That religion, or the duty which we owe to our Creator, and the manner of discharging it, can be directed only by reason and conviction, not by force or violence; and therefore all men are equally entitled to the free exercise of religion, according to the dictates of conscience; and that it is the mutual duty of all to practise Christian forbearance, love, and charity toward each other.

The 1786 Virginia Statute of Religious Freedom, authored by Thomas Jefferson, was a natural follow-on to the Virginia Declaration of Rights by disestablishing the church. It declared that “no man shall be compelled to frequent or support any religious worship, place, or ministry whatsoever, nor shall be enforced, restrained, molested, or burthened in his body or goods, nor shall otherwise suffer on account of his religious opinions or belief; but that all men shall be free to profess, and by argument to maintain, their opinion in matters of religion, and that the same shall in no wise diminish, enlarge, or affect their civil capacities.”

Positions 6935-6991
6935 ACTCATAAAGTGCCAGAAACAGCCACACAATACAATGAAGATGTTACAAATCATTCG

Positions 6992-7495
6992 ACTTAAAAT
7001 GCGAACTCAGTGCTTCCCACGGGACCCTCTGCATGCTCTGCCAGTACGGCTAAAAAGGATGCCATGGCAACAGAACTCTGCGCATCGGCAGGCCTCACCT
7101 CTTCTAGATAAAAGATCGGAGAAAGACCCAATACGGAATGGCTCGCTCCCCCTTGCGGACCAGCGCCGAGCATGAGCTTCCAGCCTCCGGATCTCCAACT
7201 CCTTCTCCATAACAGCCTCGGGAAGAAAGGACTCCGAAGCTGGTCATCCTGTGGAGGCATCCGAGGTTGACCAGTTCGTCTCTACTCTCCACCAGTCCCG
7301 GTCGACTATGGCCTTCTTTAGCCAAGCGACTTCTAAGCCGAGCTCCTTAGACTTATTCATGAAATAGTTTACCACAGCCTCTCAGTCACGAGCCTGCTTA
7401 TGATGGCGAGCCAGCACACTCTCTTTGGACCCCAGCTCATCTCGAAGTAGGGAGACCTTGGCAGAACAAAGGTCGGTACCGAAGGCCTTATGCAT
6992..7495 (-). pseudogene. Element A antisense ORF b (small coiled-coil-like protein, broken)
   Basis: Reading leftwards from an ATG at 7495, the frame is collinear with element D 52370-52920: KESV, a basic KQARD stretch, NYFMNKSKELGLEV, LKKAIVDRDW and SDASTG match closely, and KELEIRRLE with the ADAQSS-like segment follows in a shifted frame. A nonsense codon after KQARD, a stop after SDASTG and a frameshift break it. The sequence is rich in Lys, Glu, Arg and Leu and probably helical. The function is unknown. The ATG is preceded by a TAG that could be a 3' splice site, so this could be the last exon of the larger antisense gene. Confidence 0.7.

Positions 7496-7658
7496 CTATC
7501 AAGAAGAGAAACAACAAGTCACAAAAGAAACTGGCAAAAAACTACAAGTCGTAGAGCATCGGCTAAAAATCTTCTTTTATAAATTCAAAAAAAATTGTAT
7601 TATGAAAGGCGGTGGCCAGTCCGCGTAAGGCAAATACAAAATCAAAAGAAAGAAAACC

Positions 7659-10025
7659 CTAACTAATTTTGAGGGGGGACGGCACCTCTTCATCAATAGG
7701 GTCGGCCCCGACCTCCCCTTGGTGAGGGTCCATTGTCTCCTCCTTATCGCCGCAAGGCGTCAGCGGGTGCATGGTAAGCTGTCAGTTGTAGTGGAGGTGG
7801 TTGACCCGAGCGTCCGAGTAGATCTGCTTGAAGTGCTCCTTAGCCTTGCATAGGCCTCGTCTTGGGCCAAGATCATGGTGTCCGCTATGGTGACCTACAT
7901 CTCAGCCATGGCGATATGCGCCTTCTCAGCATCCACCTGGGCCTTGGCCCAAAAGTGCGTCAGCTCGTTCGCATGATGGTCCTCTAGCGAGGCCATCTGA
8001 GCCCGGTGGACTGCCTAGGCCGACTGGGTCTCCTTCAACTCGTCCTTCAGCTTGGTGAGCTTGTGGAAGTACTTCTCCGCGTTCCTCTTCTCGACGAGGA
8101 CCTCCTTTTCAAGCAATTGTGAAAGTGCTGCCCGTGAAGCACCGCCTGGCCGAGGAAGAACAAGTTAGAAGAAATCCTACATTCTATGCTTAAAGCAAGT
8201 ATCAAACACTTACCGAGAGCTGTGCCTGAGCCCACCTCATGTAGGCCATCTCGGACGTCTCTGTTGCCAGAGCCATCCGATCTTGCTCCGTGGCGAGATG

This concept of religious liberty and freedom of conscience was of course rooted in a Christian anthropology. The Virginia Statute’s first article explained: 

Whereas Almighty God hath created the mind free; that all attempts to influence it by temporal punishment or burthens, or by civil incapacitations, tend only to beget habits of hypocrisy and meanness, and are a departure from the plan of the Holy author of our religion, who being Lord both of body and mind, yet chose not to propagate it by coercions on either, as was his Almighty power to do . . .

The “Holy author” is obviously Christ. The Virginia legislators operated in a largely Christian milieu but did not wish to enforce it through government dictate. They preferred and assumed Christianity would depend on the churches and popular preferences expressed through civil society. This perspective prevailed in the U.S. Constitution, and its Bill of Rights, in which Madison and Mason were actors. Several state establishments, such as in Massachusetts persisted into the early 19th century, but their doom was foreordained.